Designed for the Future: Honolulu’s Our Kaka’ako
The following is an excerpt from Designed for the Future: 80 Practical Ideas for a Sustainable World by Jared Green, published by Princeton Architectural Press, 2015.
Idea: Build the community upfront and invest for the long term.
Our Kaka’ako is a 29-acre (11.7 ha) project in Honolulu developed by the Kamehameha School, a charitable trust formed by the last living descendant of the Hawaiian king Kamehameha. His descendants left hundreds of thousands of acres, which were designated to be used or sold only to educate native Hawaiian children about their language and culture. The trust provides scholarships and other programs, supported by the sale of land in urban areas and developed places like Kaka’ako.
Kaka’ako is a low-lying area near the water where there once were productive fish and salt ponds. It was then zoned for industry, and ten years ago it was Honolulu’s warehouse district. Kaka’ako is now filled with workforce housing, condominiums, retail uses, and commercial office space.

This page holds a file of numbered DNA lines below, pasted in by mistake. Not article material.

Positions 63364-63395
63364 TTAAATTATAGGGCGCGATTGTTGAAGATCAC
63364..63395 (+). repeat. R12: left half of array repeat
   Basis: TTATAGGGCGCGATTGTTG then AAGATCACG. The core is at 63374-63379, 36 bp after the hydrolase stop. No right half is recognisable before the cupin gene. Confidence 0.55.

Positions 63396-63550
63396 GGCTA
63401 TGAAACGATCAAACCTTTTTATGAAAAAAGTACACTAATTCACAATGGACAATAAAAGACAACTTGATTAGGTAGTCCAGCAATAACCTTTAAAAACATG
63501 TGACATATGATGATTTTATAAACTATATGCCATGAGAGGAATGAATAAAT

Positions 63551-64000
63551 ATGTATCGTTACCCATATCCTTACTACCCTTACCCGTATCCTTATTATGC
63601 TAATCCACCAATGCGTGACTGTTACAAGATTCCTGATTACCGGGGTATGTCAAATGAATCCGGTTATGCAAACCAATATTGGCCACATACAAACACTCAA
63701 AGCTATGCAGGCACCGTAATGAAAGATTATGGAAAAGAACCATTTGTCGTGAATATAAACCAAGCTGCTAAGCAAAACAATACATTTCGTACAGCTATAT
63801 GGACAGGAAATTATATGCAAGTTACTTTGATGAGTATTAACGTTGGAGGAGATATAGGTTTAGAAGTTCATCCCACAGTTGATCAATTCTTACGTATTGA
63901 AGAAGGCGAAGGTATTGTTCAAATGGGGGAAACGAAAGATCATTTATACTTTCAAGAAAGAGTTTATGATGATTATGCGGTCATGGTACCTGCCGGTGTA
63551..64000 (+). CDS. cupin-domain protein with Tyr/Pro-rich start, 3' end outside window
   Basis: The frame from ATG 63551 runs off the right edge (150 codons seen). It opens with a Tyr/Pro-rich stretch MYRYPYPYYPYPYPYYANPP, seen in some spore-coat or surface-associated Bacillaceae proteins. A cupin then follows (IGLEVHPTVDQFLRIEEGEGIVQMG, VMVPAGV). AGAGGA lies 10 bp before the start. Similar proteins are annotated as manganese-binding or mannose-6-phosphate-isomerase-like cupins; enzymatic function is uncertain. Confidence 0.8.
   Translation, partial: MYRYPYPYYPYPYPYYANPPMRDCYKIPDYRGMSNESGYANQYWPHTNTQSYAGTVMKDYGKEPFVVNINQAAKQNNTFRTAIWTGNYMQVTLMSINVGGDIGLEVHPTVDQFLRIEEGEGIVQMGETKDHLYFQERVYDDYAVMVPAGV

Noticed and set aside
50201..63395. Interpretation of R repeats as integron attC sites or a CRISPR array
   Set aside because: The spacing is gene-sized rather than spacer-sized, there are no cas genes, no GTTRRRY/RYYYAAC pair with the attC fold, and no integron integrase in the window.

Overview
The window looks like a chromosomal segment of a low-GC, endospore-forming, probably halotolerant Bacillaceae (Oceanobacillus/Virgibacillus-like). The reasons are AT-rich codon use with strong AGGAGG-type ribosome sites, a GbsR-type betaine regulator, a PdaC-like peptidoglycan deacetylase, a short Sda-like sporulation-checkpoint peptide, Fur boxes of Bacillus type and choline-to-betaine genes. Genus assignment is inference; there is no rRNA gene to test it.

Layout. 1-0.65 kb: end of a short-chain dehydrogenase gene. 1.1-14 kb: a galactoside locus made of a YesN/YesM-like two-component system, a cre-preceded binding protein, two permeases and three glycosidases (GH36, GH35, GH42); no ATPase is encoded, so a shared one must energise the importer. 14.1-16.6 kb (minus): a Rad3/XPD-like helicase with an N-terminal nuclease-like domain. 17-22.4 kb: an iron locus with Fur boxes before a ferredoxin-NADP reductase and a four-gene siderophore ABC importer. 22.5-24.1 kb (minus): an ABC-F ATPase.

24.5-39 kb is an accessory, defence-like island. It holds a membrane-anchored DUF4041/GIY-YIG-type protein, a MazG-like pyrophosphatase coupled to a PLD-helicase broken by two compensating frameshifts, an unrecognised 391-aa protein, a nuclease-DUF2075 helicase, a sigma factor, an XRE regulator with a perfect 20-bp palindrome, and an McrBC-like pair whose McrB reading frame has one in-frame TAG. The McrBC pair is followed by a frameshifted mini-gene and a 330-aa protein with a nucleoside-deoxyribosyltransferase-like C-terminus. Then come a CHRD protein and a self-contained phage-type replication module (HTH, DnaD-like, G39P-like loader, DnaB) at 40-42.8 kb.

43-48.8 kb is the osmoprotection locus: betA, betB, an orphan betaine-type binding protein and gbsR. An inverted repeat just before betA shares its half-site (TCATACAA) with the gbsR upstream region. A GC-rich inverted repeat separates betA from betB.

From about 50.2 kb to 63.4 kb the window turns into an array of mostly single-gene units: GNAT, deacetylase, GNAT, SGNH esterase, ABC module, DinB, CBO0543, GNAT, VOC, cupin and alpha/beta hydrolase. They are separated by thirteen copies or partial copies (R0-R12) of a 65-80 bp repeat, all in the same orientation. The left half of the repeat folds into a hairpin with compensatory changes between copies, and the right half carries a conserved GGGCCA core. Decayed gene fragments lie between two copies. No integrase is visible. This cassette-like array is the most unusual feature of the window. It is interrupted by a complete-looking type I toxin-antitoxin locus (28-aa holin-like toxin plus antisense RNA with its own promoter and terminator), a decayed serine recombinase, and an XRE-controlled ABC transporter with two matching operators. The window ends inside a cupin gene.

The school started by creating a unique sense of place and then it created housing. Artists are moving into old warehouse lofts, and each month they open their studios for a collective night market. One tenant makes great beer, so a beer garden has appeared. Cultural activities have spread through the neighborhood’s alleyways. The school has made this into a neighborhood people want to live in. I want to live there.
This trust has a long horizon. It doesn’t have shareholders, banks, or investors; it is not worried about immediate profits. This place will be there in perpetuity.
Kaka’ako has turned the standard development model on its head. It is a mission-based development that proves this new concept can work. I hope that other developers will follow suit and build the community upfront and invest for the long term.